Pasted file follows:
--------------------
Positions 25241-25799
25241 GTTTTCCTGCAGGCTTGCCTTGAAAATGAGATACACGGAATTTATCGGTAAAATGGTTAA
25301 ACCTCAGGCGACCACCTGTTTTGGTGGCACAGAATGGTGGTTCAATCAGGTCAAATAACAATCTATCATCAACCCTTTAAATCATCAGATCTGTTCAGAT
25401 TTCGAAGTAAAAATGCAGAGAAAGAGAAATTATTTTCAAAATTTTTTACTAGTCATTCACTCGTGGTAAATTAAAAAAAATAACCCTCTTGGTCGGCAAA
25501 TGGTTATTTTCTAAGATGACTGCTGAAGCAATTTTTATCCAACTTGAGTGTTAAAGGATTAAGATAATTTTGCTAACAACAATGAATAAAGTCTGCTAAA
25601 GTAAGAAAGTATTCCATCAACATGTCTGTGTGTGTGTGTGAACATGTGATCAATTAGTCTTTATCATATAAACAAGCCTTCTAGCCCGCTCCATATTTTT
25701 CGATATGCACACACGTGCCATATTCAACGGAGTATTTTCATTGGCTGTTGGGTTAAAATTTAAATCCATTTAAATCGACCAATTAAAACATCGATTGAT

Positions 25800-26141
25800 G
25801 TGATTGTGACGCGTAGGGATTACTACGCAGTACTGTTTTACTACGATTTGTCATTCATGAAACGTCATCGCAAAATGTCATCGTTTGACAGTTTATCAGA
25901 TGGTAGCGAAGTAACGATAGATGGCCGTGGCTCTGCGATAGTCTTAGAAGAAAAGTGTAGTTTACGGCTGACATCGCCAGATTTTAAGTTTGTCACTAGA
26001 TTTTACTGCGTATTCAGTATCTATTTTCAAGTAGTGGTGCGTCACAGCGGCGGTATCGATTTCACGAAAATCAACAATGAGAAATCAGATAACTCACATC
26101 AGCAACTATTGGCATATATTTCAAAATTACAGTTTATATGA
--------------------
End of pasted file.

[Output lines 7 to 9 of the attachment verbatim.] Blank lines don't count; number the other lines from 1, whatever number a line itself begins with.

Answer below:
25701 CGATATGCACACACGTGCCATATTCAACGGAGTATTTTCATTGGCTGTTGGGTTAAAATTTAAATCCATTTAAATCGACCAATTAAAACATCGATTGAT

Positions 25800-26141
25800 G